A victim's family may have a lot of questions about a murder or other crime that only the offender can answer, Cain says. "Like what happened. Give me some closure on this. I know it may sound horrible and gruesome, but many times they just want to know. So this is a way for inmates to tell them -- in the right condition and the right situation -- and for him to also say how sorry he is and how he wishes he hadn't done it."
Cain says the inmate will receive no reward or other inducement for participating in the program.
The Angola program mirrors the Restorative Justice Project, launched in 1999 at the Wade Correctional Center at Homer by prison Chaplain Ray Anderson. The RJ Project has a developed a 20-session, 50-hour course that ends with the offender writing a letter to the victim asking for forgiveness. He takes responsibility for his actions, explains the motive for the crime (if he or she can), expresses an understanding of what the victim went through, and asks for forgiveness. The inmate letter is carefully critiqued so as not to "re-offend someone by using hurtful or inappropriate words," according to the program's Web site. Completed letters are filed with a victim's advocacy office, which asks if the offended persons want to receive the apologies.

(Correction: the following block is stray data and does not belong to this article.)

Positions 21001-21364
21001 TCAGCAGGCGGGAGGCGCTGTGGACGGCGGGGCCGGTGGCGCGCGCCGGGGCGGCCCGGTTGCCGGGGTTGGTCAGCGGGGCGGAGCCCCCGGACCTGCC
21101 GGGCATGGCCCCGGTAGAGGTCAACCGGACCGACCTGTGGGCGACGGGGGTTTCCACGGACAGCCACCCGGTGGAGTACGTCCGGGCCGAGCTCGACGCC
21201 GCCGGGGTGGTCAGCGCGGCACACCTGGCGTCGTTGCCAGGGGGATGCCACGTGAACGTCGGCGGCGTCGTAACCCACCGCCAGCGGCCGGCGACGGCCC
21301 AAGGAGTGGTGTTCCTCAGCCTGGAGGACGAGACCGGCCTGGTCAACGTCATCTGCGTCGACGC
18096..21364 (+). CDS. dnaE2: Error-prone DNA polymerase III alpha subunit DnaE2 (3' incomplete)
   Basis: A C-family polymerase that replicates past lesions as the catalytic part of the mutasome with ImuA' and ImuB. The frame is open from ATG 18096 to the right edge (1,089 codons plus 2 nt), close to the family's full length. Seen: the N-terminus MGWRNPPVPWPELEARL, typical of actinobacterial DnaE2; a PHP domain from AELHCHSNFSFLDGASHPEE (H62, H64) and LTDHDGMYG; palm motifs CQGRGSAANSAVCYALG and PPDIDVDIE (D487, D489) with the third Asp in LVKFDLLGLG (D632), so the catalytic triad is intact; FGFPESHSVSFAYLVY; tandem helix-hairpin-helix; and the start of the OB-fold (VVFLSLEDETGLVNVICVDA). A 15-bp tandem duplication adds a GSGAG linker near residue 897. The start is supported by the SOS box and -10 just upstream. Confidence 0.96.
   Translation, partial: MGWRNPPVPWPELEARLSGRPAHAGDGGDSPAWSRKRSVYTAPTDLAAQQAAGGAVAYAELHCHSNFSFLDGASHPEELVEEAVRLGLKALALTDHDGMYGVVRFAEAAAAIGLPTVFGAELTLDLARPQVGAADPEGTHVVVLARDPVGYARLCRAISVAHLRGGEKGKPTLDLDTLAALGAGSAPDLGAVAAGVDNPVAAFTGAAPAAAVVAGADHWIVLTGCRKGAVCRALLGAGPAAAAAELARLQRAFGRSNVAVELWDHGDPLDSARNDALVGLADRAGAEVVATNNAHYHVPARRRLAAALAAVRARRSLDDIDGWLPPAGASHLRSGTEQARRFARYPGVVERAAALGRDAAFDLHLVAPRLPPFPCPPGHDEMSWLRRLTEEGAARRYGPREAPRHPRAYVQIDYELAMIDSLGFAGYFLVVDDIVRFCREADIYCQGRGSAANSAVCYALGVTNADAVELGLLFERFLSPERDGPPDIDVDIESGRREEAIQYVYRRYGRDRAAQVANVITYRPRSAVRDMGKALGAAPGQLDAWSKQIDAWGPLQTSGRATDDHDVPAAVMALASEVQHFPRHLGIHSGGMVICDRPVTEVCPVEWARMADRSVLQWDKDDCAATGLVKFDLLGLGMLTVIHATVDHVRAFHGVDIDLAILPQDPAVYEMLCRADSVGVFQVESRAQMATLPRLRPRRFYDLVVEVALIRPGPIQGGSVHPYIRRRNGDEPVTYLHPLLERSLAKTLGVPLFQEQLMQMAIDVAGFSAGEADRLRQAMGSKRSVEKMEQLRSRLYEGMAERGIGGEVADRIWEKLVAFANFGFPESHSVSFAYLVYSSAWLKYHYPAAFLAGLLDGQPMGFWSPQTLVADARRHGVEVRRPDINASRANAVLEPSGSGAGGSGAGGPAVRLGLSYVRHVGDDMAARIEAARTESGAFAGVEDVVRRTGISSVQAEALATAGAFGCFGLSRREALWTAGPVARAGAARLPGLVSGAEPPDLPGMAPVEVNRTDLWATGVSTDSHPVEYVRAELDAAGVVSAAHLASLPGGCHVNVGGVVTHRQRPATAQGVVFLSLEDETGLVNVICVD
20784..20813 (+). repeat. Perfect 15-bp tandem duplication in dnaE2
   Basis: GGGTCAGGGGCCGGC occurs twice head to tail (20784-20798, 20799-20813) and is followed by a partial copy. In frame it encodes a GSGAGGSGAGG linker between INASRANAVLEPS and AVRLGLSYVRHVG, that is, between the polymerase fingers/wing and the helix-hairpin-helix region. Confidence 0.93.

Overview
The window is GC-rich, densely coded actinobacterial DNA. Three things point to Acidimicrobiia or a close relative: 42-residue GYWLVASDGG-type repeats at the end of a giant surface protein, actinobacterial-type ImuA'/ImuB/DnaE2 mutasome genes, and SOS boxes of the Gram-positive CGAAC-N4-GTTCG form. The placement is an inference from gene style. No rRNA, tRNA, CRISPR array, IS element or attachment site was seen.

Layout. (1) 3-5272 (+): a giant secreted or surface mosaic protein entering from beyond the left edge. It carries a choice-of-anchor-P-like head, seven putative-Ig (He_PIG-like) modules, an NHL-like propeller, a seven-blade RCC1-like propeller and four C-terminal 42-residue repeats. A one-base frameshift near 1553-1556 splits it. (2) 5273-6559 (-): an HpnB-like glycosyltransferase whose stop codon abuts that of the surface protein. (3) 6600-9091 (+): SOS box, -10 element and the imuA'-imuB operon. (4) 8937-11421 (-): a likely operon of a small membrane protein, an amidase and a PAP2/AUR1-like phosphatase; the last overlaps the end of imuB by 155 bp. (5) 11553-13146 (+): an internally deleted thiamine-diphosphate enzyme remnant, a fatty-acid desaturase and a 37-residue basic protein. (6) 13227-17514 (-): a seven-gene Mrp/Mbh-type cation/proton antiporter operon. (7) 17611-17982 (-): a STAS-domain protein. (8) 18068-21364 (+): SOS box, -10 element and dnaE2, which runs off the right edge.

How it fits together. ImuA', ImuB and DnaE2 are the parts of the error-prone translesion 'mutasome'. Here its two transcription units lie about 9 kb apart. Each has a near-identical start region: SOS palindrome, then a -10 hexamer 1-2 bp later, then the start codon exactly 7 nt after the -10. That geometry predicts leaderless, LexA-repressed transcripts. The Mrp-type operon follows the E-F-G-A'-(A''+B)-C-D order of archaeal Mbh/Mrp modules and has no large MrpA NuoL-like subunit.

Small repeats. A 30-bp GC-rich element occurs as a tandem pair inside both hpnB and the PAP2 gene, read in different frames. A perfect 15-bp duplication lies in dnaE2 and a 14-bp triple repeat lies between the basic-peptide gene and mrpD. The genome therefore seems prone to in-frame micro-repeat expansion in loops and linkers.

Like at Angola, participating prisoners at Wade receive no special recognition. "This isn't about them," Anderson says. "They don't benefit, except internally."
There have been notable individual examples of contrition in the past. After serving a 12-year sentence for armed robbery, Nelson Marks apologized in 1994 to employees of a Baton Rouge bank he robbed in West Baton Rouge Parish in 1982. The effort was facilitated by then-LSU basketball coach Dale Brown and Liberty Bank & Trust president Alden McDonald of New Orleans. While in prison, Marks co-founded the Project Return rehabilitation center for ex-offenders in New Orleans.
It remains to be seen, of course, whether prison inmate-victim apology programs will catch on statewide. Will it be applied in the case of "inmate-on-inmate" assaults, which pose a danger to prison personnel who must intervene in such disputes? Might prison administrators also establish guidelines for apologizing to inmates for unjust orders and prosecutions in prison disciplinary court?
And perhaps most significantly, should an individual victim be the final judge of a prisoner's rehabilitation? Says Cain: "Part of changing is when the inmate goes back and begs forgiveness from the victim's family, admits what he's done, and asks for forgiveness and has redeemed himself to the point that he can make a living and won't be doing those crimes again. Rehabilitation happens first in the heart. If you don't change inside in your heart, you're not going to be rehabilitated. I can educate you ... but until you change morally in your heart, I haven't changed you.
"When you can say, 'I'm sorry and I'm sincerely sorry,' and when [a victim] can accept that, then we can talk about maybe you being released. Talk about it."